FXramper From United States of America, joined Dec 2005, 7475 posts, RR: 78 Posted (10 years 5 months 3 weeks 9 hours ago) and read 3067 times:
What do you do for a living? Do you enjoy it? Any passions that you want to consider down the road of life?
I am a full time student double majoring in Business Admin/Poli Sci at TxState University. I work p/t at AUS, for FX. I load the DC10, MD10, A300, 727 and occassionaly other FX a/c that make runs into the airport for cargo.
I love what I do for a living and hope to spin it off into a career in aviation!
Still highly considering military as career also...
Took this pic of my baby. Hope to get some better ones and get them approved by airliner photo screeners and in the database!
ANCFlyer From , joined Dec 1969, posts, RR:
Reply 2, posted (10 years 5 months 3 weeks 8 hours ago) and read 3051 times:
Immensely. Great Job. Great People to work with. Both my career in the Army and this "retirement" job have been extremely rewarding. Looking back I don't think I'd change much - if anything - I did . . . and looking forward, well I think I'll be satisfied with what I've done for 29+ years.
Usnseallt82 From United States of America, joined Jan 2004, 4891 posts, RR: 51
Reply 3, posted (10 years 5 months 3 weeks 6 hours ago) and read 3024 times:
Quoting ANCFlyer (Reply 2): well I think I'll be satisfied with what I've done for 29+ years.
and the halibut rejoice
I will agree that I am very pleased in my current career field. It took some doing and some discovery in other areas, but I'm very pleased with aviation and have an immense love for it......otherwise I would give a rat's ass about you people on here.
As far as your goals, go for them. I have my opinions on what route would be easier for a good career in aviation, but to be perfectly honest, whatever you do will give you the love of the skies.......regardless of what path you choose to get there. Study hard and ask questions........a good pilot is one that is forever learning to perfect his/her skills. You'll do fine in whatever you do.
Jafa39 From , joined Dec 1969, posts, RR:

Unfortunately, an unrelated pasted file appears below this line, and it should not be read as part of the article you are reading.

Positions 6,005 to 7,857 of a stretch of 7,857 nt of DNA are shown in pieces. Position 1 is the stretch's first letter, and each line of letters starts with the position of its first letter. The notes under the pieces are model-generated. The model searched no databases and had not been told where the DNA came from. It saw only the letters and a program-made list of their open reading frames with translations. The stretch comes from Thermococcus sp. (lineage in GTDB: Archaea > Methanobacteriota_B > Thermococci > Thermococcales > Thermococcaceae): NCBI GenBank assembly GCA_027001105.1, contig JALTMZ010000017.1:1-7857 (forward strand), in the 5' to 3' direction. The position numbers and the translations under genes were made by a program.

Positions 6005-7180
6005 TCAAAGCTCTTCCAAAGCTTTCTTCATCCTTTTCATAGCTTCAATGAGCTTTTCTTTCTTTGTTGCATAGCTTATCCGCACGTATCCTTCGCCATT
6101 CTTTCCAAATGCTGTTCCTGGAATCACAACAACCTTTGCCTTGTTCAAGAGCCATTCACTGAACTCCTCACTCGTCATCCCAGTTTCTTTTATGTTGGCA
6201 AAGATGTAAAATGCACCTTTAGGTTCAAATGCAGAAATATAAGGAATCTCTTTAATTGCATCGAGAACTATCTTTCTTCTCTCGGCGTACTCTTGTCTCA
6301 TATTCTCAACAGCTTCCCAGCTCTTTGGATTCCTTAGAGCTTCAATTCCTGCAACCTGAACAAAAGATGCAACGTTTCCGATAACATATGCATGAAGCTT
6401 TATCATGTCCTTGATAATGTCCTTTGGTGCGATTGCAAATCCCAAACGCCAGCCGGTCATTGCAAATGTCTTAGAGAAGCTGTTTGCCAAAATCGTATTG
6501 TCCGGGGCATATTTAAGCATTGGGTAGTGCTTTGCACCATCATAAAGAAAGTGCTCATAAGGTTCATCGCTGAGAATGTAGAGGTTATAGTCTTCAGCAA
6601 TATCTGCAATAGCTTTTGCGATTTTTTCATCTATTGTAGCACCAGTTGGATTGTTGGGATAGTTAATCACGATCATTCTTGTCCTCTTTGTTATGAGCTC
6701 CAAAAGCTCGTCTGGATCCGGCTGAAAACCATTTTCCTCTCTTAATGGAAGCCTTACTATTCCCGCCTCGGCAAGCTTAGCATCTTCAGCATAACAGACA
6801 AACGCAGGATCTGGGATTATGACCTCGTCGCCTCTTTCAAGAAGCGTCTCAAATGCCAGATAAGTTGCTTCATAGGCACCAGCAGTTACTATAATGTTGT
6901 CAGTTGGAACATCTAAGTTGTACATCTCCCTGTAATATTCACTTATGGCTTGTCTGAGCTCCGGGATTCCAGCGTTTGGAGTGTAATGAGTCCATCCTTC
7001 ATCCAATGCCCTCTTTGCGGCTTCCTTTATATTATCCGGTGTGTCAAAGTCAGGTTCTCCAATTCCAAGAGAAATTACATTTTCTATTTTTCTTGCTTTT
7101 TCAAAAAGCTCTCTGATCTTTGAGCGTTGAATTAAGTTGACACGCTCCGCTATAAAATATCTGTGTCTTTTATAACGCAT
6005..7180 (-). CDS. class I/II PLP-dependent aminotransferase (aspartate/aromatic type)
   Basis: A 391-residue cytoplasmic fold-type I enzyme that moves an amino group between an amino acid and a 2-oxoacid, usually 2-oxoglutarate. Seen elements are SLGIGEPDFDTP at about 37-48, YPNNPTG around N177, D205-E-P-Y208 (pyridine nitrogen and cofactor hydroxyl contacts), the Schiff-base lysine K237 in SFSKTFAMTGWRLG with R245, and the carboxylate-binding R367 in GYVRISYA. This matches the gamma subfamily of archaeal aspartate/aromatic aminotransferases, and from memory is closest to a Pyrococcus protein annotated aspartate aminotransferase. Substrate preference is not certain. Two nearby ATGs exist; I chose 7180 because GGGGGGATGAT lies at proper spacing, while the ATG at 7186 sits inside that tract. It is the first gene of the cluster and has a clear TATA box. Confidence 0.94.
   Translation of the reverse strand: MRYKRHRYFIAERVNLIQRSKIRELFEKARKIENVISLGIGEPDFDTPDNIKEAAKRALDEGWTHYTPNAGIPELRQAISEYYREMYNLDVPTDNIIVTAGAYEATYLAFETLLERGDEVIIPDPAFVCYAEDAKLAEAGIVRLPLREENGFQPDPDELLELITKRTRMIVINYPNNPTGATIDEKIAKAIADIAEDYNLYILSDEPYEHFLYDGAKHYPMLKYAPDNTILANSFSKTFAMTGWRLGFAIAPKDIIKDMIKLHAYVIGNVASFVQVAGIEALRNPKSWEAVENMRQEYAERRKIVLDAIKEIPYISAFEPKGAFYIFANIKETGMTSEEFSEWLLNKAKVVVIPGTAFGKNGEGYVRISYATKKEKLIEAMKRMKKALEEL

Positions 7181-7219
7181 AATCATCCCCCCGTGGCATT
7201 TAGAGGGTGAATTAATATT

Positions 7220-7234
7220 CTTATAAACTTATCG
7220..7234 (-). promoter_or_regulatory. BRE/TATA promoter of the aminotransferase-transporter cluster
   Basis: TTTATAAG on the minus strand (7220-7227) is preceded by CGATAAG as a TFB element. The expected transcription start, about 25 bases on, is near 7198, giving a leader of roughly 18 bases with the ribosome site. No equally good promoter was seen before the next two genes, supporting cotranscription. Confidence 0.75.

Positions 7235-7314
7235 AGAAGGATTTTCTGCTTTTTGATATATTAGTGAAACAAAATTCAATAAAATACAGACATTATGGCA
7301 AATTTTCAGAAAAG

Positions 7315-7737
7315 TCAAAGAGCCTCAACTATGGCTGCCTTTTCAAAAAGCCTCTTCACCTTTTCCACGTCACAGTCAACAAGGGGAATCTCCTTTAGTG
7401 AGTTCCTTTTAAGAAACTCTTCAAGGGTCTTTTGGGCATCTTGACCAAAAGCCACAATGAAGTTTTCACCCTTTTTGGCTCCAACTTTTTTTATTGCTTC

Reply 5, posted (10 years 5 months 3 weeks ago) and read 2986 times:
I fly about and talk to people, sometimes they feed me and sometimes I don't have to pay for the beers.
I get to drive about a lot and have plenty of time to go fishing.
If I wasn't doing this I would like to be a writer and write travel books but also I think writing short, dirty, stories might be a good sideline too.
I might like to be an actor as I am basically a bit of a thespian on the quiet, being immensely rich wouldn't bother me too much but it might please Mrs Jafa, who probably still wouldn't ever leave NZ but she would undoubtedly have more shoes.
If you are starting out on your career path my advice to you would be to not consider that your choices now have to be final, 40 is a long way off, there is still plenty of time to change course but whatever you do, start sticking a few $$$'s away in a pension plan as soon as you start earning and before you get used to spending it.
Logan22L From , joined Dec 1969, posts, RR:
Reply 8, posted (10 years 5 months 2 weeks 6 days 13 hours ago) and read 2932 times:
I love my current job, but it took nearly 20 years of various forms of misery (not all!) to get here. I provide technical support to EPA for national drinking water regulations, and dabble in various superfund sites around the country and hazardous materials releases in Massachusetts. I've also been appointed to assume much of the Quality Assurance Quality Control (QA/QC) functions of our Chairman of the Board (who also happens to be our QA/QC Officer). This should give me the opportunity to fly around the country a bit more to train and audit our staff and those of our sub-contractors.
Seb146 From United States of America, joined Nov 1999, 14146 posts, RR: 14
Reply 13, posted (10 years 5 months 2 weeks 6 days 11 hours ago) and read 2898 times: